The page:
Moscow's threat to deny the United States use of the International Space Station after 2020 is a typical tough-guy stunt by Vladimir Putin, says Sen. Dan Coats, who's co-sponsoring a new sanctions bill to punish the Russian president for his bullying.
"This is classic Vladimir Putin . . . I'm not surprised that they have pushed back on this," Coats, an Indiana Republican, told "The Steve Malzberg Show" on Newsmax TV.
"They're the ones that invaded Crimea, they're the ones that have been threatening eastern Ukraine with tens of thousands of troops on the border.
"They're . . . the guy beating his chest basically saying, 'I'm the biggest kid in the playground and I can do whatever I want to do,''' Coats said Wednesday.
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The U.S. has imposed a number of economic sanctions on Russia already, but the proposed Russian Weapons Embargo Act of 2014 is one of the strongest — and it's gathered support from both Democrats and Republicans.
"It sanctions the export agency of Russia that sends Russian weapons to bad guys, called Rosoboronexport," Coats said.
"[They] send arms, and some of those arms go directly to Syria and Bashar Assad, [and are] being used against his own people. Those weapons [also] go to the Afghan government.''
In addition, Coats said, Afghanistan is purchasing helicopters from Russia with relief money from the United States.
"I mean, can you believe we have something like this going on? We should absolutely insist that if we're going to arm the good guys in Afghanistan, our dollars ought to be used to purchase our own equipment rather than purchasing Russian equipment,'' he said.
Coats, a member of the Senate Select Committee on Intelligence, was the co-sponsor of a 2012 bill that would have designated Boko Haram, the Islamic extremists who've kidnapped nearly 300 Nigeria schoolgirls, as a terrorist group.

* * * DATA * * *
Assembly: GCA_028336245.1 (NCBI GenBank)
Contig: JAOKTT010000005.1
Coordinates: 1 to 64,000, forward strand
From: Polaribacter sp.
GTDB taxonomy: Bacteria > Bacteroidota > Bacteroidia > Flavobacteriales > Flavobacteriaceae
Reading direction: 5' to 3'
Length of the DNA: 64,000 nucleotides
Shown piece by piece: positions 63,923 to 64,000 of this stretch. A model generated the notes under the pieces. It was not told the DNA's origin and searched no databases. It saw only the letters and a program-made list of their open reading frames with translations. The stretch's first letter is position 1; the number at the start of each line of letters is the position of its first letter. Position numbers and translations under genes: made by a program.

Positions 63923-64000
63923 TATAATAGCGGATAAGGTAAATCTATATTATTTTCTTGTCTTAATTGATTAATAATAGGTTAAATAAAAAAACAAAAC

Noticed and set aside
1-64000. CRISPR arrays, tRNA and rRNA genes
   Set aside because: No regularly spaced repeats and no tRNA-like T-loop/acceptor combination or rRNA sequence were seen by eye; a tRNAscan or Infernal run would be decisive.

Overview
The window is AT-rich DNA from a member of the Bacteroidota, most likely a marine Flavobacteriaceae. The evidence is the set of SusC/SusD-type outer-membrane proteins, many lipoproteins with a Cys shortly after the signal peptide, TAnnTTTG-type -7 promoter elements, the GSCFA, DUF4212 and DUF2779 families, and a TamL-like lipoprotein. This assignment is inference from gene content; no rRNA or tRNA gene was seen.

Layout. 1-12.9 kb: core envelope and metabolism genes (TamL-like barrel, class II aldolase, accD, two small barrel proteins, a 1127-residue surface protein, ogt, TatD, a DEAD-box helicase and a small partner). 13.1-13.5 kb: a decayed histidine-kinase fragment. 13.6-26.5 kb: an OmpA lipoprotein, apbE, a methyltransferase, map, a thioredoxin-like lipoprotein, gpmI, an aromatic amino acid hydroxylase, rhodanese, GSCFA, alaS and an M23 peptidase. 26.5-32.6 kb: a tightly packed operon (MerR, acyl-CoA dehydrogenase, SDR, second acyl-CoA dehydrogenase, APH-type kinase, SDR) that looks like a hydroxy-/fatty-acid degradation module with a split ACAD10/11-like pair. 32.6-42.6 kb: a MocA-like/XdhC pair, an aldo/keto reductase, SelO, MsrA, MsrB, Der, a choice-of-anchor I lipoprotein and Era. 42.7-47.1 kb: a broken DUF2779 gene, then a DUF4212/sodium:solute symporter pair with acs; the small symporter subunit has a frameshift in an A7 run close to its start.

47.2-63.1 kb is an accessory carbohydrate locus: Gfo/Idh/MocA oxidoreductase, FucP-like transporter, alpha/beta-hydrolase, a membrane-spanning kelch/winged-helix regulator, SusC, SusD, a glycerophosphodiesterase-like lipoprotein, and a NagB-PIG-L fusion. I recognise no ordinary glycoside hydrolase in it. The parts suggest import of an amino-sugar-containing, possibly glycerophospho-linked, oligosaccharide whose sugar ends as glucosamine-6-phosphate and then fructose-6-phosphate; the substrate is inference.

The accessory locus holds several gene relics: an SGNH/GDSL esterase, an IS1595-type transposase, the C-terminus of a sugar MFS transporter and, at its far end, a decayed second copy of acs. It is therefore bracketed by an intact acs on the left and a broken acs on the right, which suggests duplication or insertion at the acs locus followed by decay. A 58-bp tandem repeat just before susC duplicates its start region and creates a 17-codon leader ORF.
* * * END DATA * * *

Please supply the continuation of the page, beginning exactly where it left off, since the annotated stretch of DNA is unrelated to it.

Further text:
The State Department, during Hillary Clinton's reign, declined to make that designation.
"There's been a long pattern here, this president basically talking strong but acting very weak," Coats said.
"You look around the world at the troubles and problems that we are trying to deal with and take some leadership in, and on each of those the president has basically been very tepid, very weak.
"There is a bully in the schoolyard, it's Putin, it's Assad, it's others across the Middle East, but our guy in the schoolyard is basically saying I don't want to take that on.''
Rep. Peter King
of New York accused the U.S. of dropping the ball on Boko Haram during an appearance Tuesday on Newsmax TV's "America's Forum."
The United States has known of the group — also responsible for killing hundreds in Nigerian villages — for years, King said.
He added that while Congress, the FBI, CIA and Justice Department all called for the group to be declared a terrorist organization, the State Department failed to act.
"The significance of that is it gives the Justice Department the opportunity to go after people who fund Boko Haram," King told "America's Forum" hosts J.D. Hayworth and John Bachman.
"It enables us to use more of our intelligence assets against them. The State Department under Secretary Clinton did not want to. They failed to focus attention on them and they also said it may cut off the opportunity to negotiate with Boko Haram.
"Talk about a pre-9/11 mentality," King said. "What in the world ever gave them the idea you can negotiate with someone like Boko Haram?"
Coats said he is now investigating the reasons for Boko Haram's avoiding a terror designation for several years.
"We're trying to get to the bottom of that. I have been told that the Nigerian government at the time strongly advised us not to do that," he said.
"But, you know, our policy should not be based on what the government of a particular country that is harboring a terrorist group that it has no control over [wants]."
Boko Haram has since been tagged a terror group.
"I'm glad that we have labeled them for what they are now. Clearly they deserve this label," Coats said.
"Clearly we're in a situation here with probably one of, if not the most, violent, aggressive terrorist groups in the world today."
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